It might be cold here, but at least I don’t feel like this even when I’m indoors.  The picture in that link, by the way, is from a zoo in Anhui Province.

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Small world

January 25, 2013
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Last night, I was swimming in a dark pool, looking up at the stars through palm leaves, watching bats swoop across the moon.  Tonight (just one day, but more than 24 hours later), I am relaxing in suburban Indiana.  The world is small, and my life is really, really wonderful.

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Fake trees

January 18, 2013
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This is Singapore Gardens by the Bay. It has fake, environmentally friendly trees. It also has an indoor cloud forest.



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Not just any continental breakfast

January 18, 2013

Good morning from the dining room of the Singapore Holiday Inn Atriums.

When I walked in in my faded jeans, pigtails, and unevenly cuffed shirt, I was welcomed by a suave man in a suit who asked me if I would like coffee or tea and escorted me to a large table overlooking the city.  He also checked my room number, just to be sure.

I let some nutella dissolve in a strong cup of European style coffee as I looked over the buffet.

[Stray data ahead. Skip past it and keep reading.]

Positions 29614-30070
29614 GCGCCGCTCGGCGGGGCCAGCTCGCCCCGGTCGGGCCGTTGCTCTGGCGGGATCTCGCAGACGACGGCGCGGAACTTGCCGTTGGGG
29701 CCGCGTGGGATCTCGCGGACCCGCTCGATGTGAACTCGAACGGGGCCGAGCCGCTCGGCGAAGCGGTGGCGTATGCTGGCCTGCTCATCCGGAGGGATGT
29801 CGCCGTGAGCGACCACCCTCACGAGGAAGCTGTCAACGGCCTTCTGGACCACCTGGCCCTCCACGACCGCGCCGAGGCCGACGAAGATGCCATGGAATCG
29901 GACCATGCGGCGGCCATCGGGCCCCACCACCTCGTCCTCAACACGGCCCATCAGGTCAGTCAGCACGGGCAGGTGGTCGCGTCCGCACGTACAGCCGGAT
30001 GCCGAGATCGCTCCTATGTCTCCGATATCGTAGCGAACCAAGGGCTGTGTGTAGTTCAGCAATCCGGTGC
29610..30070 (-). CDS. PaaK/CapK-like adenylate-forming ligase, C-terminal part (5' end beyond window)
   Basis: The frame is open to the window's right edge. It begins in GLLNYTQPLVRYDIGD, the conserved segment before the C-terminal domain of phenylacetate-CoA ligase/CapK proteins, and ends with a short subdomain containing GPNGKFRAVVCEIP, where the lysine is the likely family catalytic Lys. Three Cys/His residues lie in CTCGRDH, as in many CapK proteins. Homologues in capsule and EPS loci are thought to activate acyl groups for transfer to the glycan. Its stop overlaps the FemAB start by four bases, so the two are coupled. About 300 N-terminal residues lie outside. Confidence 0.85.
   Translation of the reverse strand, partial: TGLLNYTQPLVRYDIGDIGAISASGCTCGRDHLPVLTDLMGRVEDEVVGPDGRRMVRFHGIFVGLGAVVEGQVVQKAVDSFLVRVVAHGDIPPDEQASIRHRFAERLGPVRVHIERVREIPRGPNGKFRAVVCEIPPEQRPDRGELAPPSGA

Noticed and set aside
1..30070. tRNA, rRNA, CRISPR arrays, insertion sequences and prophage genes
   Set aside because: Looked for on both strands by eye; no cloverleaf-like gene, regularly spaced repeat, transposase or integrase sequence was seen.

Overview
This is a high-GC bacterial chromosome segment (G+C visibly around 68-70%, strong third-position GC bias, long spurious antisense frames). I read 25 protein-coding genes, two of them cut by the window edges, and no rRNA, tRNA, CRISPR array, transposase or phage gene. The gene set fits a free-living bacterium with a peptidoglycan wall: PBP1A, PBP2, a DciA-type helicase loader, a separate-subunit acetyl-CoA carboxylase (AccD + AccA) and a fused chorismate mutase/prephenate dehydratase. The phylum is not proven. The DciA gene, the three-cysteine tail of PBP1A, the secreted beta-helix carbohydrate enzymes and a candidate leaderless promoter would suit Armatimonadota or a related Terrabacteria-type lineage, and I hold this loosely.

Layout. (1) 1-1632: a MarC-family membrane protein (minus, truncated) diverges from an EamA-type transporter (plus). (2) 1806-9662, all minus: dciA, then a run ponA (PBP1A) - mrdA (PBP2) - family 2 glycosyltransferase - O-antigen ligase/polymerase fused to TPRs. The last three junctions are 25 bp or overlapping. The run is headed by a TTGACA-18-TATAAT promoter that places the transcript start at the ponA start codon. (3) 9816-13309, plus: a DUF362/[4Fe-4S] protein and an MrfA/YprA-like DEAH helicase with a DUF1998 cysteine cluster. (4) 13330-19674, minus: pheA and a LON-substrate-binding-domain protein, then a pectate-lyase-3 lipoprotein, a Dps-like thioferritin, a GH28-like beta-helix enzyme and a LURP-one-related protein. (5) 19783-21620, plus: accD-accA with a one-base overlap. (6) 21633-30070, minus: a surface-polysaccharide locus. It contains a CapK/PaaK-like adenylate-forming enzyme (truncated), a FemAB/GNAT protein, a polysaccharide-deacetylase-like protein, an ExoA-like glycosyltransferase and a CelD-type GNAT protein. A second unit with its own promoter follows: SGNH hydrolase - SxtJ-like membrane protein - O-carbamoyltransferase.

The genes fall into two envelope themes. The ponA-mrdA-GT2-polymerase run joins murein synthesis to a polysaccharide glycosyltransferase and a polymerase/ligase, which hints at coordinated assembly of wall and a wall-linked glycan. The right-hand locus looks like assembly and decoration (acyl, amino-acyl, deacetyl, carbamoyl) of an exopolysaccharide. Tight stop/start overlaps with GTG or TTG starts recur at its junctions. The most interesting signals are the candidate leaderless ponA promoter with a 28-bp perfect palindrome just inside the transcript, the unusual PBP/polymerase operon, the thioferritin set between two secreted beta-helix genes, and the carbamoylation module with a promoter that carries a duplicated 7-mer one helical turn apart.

Fresh bread, croissants, chocolate croissants and raisin rolls with plenty of butter and nutella.  Indian food.  Dim sum.  Stir fry, two kinds of fried rice, fried noodles.  Three kinds of soup.  Hot and cold cereal.  Fresh fruit slices.  Pancakes, eggs of all kinds to order, hashbrowns, bacon, 6 kinds of breakfast meats.  Yogurt.  A juice bar including fresh mango juice.

I’ll never be rich, and I don’t want to be either.  But every once in a while, it gives me unbounded joy to  pretend for a few hours.  Especially when Yale picks up the bill.

Wish you were here mom.  You would love this!

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Swimming pools, movie stars: the xiuning hillbillies

January 17, 2013
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Tonight, we swam on a rooftop. I didn’t have a swim suit to bring, so i swam in my underwear. Swimming in Singapore is like floating on a river through a forest of skyscrapers. The view was amazing.


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Hello, blog (without VPN!)